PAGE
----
Under Pressure: Social Media


Right now, I am sitting with my hair tied back in a not-so-trendy scrunchy and my face covered in a green mask that promises to leave me looking “rejuvenated and refreshed”. And to top it off, I’m wearing Christmas pajama pants (yes, I know it’s March), my favorite, coffee-stained tee shirt, and mis-matched socks.

Rest assured, friends, you won’t find proof of this moment on any of my social media accounts. In fact, it is the very opposite of what would be deemed as “Instagram worthy.”

If you weren’t already aware, there are rules to social media. Here are the two most important:

Rule One: Choose the Right Photo

This is the most important part to social media. The photos you post should say something like, “I’m happy 24/7, nothing ever goes wrong and my life is a constant adventure.”

Anyone with me, yet?

Here’s an example: Your family is on vacation and you need a family picture. A generous bystander offers to take said family picture. Generous bystander gets snap-happy and takes more than enough photos—successfully capturing the baby crying, the teen glued to her cell phone, grandpa giving grandma bunny-ears, and so on. Ultimately, the only picture that portrays a big, happy family is the picture you must post—discard the rest.

Helpful tip for rule one: Hide any and all proof of dysfunction.

Rule Two: Choose the Right Filter

After choosing the right photo, you have to choose the right filter, of course. But here’s the catch: the filter you apply can’t just be any ole’ filter. That would be flat-out crazy, right?! Like your photo, your filter has standards to meet. It must be the perfect balance of filtered and #nofilter.

Now, don’t get me wrong, I love social media and all its ins and outs.

But when I scroll through my Pinterest, Instagram or Facebook feeds, I often find myself thinking things like, “Wow, I wish I was as adventurous as them!” or “Aw, she’s beautiful! I wish I looked like her!” 

It’s as if the flood gates holding back all of my insecurities suddenly break open and hit me with a hard punch of “you don’t measure up”.

It’s so easy to fall under the pressures of living up to the brand we’ve envisioned for ourselves on social media. We become enslaved to showing only the best version of us, to comparison, to the rules, and to one-upping each other.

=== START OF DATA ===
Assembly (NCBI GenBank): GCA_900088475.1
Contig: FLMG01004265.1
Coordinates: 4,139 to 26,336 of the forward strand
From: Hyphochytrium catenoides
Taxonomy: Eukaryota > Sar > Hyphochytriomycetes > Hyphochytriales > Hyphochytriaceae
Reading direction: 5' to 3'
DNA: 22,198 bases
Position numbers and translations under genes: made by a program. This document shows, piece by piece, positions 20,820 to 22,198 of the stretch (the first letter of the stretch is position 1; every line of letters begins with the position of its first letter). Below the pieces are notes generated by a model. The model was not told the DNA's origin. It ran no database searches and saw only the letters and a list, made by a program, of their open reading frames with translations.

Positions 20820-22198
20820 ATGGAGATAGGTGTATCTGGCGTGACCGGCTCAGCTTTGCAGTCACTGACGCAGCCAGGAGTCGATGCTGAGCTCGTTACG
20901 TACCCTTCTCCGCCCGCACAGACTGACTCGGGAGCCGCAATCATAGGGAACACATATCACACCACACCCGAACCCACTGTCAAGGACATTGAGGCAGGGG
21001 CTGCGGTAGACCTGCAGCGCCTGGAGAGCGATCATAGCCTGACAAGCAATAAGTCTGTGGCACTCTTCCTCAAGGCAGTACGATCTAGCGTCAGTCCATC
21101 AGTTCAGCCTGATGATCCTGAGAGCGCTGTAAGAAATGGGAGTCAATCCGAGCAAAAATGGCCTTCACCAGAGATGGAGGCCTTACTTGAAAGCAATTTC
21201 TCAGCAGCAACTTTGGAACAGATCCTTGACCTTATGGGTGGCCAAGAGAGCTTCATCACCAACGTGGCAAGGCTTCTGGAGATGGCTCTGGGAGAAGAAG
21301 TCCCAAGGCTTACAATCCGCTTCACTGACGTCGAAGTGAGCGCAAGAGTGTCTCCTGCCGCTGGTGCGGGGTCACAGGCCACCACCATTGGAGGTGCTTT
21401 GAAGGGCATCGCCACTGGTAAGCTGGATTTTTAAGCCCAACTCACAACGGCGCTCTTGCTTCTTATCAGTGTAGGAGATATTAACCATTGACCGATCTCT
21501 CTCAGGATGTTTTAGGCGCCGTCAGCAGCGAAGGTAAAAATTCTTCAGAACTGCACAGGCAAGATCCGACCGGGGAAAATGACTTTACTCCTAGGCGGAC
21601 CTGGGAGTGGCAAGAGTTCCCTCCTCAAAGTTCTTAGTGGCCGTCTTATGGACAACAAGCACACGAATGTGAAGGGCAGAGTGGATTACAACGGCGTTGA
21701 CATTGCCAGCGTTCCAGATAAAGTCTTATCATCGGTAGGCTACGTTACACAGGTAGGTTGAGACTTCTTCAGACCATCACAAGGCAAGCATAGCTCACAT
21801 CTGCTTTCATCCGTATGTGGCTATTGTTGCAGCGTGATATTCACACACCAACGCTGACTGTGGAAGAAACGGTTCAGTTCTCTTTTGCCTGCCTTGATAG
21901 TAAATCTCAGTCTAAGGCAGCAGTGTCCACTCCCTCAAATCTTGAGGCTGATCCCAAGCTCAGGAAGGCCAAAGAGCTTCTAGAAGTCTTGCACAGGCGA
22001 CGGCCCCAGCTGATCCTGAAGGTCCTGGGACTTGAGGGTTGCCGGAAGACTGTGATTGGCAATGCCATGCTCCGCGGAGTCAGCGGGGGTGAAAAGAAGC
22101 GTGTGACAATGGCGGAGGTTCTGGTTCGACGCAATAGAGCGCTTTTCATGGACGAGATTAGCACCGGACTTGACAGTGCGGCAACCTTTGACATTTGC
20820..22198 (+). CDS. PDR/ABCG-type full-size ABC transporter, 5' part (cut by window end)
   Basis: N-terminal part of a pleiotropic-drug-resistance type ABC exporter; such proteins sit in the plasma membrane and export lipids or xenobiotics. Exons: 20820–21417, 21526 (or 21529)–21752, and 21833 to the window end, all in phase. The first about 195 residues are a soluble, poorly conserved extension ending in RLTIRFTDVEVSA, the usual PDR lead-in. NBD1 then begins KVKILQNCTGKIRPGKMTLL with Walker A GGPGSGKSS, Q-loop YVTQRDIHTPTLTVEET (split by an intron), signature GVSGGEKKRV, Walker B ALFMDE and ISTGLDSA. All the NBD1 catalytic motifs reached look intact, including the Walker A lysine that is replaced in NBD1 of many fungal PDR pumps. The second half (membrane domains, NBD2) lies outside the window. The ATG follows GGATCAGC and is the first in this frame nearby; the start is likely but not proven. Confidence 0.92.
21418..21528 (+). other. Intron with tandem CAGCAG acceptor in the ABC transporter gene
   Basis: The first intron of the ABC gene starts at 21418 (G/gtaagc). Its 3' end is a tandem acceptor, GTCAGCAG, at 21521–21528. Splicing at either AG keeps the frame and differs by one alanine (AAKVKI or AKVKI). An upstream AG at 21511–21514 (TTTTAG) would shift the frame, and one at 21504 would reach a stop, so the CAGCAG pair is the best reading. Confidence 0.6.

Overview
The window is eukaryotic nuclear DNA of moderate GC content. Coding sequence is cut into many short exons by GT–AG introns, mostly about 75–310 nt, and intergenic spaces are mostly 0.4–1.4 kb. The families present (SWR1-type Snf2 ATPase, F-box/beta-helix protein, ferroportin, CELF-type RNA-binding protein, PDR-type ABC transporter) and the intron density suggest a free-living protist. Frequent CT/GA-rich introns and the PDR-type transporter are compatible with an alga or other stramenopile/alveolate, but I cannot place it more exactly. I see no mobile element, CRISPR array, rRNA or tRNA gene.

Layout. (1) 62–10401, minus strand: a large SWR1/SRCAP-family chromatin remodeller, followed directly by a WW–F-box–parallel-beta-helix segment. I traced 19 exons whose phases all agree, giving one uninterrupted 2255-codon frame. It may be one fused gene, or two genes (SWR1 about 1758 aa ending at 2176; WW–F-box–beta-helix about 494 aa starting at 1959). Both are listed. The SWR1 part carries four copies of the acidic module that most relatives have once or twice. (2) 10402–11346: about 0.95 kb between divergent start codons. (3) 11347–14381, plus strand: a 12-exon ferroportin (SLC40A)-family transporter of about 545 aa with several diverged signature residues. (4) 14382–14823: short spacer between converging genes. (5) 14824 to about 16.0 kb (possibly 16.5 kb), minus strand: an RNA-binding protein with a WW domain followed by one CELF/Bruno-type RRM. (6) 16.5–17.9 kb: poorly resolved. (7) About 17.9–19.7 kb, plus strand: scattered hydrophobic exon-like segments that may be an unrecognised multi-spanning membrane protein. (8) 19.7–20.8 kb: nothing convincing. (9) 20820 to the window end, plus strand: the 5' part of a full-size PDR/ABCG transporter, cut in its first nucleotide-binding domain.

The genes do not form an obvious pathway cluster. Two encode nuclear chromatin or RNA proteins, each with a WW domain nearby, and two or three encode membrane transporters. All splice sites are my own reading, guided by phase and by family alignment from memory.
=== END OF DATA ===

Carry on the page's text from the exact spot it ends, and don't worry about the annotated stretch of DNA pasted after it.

This gets hard to do when there isn’t a filter we can put over our real lives.

Real life is full of blemishes and bad hair days. Real life is full of completely un-adventurous moments and dysfunctional family vacations. Real life is full of sin and falling short of the glory of God.

Here’s the good news, though…

We are children of a Father who loves us and knows us, just as we are—not as who we appear to be. And following Jesus means so much more than the number of followers we have on our social media accounts.

We are freed from the weight of our usernames, having the best proposal video your Facebook friends have ever seen, and the pressures of being “Pinterest perfect”.

As Christians, we are free from all the efforts of trying to turn our messy lives into virtual fabrications that meet impossible standards. When we try to define ourselves apart from God, we will always feel a pressure we can’t live up to because it’s like clinging to an idol that will only destroy us. Our identity is not in who we are on social media but who we are in Christ.

I think Tullian Tchividjian says it perfectly in his book One Way Love:

Jesus came to liberate us from the weight of having to make it on our own, from the demand to measure up. He came to emancipate us from the burden to get it all right, from the obligation to fix ourselves, find ourselves, and free ourselves. Jesus came to release us from the slavish need to be right, rewarded, regarded, and respected. Because Jesus came to set the captives free, life does not have to be a tireless effort to establish ourselves, justify ourselves, and validate ourselves.

Take a deep breath and just let that soak in.

Love always,


PC: @savannahlephoto

Be first to comment